He pursued his higher studies at the University of Ceylon where he received his BSc Engineering degree with first class honours followed by his MSc from the University of Birmingham and his PhD from the University of British Columbia.
Prof. Perera also had an extremely distinguished professional career, serving terms as the Chairman of the Sri Lankan branch of the Institution of Electrical Engineers UK, General President of the Sri Lanka Association of Advancement of Science and President of the Institution of Engineers. Furthermore, he was the first Dean of the Faculty of Engineering and Architecture at the University of Moratuwa and served terms as the Chairman of the Ceylon Electricity Board and Chairman of Sri Lanka Telecom, among other institutions. He was also the Secretary of the Ministry of Power and Energy for around 10 years.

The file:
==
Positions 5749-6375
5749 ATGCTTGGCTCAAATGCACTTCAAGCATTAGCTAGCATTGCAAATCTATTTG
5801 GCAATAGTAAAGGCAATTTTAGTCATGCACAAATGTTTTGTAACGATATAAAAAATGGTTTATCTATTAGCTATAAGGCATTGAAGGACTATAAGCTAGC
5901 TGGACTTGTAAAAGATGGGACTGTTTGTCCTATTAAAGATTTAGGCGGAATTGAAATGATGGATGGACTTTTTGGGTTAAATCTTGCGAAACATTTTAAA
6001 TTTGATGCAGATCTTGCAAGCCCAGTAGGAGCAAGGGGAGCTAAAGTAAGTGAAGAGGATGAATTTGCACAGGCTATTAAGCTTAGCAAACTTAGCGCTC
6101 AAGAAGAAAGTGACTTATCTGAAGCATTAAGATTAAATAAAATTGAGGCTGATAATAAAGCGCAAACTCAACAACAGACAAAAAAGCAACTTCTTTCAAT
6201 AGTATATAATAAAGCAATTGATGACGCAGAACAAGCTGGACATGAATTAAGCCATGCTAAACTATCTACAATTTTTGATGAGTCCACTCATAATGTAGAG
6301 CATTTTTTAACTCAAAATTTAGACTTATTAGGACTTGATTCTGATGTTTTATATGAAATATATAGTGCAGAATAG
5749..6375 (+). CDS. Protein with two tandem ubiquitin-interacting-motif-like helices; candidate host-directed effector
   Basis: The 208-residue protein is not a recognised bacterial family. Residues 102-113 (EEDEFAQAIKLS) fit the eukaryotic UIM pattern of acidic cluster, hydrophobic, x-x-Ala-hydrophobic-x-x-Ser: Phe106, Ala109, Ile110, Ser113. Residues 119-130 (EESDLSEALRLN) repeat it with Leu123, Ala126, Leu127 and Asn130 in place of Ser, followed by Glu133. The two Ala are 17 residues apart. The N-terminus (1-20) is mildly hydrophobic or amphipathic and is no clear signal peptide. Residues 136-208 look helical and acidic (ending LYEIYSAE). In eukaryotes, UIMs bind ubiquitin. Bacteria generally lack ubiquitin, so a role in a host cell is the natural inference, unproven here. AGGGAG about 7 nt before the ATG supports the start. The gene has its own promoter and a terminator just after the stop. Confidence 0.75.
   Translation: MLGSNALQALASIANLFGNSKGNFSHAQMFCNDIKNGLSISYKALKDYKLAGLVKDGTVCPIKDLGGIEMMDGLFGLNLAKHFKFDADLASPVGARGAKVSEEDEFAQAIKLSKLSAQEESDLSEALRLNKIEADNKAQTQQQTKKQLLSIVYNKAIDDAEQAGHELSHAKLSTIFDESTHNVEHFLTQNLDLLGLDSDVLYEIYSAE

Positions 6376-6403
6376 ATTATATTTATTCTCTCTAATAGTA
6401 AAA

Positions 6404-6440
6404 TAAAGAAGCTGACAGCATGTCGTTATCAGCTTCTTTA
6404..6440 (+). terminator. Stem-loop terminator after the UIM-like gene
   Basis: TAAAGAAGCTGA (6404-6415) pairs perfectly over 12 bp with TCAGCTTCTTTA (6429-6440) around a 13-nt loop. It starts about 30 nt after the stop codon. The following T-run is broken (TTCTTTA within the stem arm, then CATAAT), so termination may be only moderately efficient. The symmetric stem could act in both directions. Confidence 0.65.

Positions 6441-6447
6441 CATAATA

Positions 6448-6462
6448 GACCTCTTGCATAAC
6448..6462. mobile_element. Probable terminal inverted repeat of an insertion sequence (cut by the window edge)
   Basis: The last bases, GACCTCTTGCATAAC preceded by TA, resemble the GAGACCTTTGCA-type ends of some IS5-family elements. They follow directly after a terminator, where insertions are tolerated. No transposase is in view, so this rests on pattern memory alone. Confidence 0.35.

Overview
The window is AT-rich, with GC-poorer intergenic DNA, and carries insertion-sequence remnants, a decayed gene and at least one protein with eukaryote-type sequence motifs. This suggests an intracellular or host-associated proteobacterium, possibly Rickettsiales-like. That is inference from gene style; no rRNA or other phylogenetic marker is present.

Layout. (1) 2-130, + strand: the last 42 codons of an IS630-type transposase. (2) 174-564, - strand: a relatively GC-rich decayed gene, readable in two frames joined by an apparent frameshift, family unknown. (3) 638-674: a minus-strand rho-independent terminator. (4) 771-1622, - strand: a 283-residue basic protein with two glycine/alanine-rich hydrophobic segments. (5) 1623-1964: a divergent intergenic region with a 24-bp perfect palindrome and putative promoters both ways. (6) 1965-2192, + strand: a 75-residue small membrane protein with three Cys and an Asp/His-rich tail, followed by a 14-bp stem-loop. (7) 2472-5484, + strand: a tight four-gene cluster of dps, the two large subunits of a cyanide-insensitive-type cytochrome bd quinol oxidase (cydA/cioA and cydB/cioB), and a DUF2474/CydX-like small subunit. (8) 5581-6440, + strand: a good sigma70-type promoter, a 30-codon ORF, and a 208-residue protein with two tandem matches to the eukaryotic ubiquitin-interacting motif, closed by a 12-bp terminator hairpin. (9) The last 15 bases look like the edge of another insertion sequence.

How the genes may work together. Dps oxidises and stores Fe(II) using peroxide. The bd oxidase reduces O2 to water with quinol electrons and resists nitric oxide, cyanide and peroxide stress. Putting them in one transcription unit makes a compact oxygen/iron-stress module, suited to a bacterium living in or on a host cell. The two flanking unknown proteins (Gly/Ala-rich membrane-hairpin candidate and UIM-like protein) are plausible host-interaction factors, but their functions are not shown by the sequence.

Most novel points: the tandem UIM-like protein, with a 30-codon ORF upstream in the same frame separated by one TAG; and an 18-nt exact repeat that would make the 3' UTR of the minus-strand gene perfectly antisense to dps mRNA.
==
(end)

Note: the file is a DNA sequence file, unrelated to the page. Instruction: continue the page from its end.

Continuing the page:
He was bestowed with several national and international awards as well including the Vidya Jyothi national honour.
Identifying the need for innovation
It was during his professional career that Prof. Perera identified the pressing need for energy efficiency and conservation. Among some of his early inventions were the light-activated switches for street lamps and the automatic timeout devices for electronic appliances and lamps.
His fascination with electronics began at a young age which together with his passion for energy conservation led him to the invention of his Presidential Award-winning invention of the three-function smart fan controller.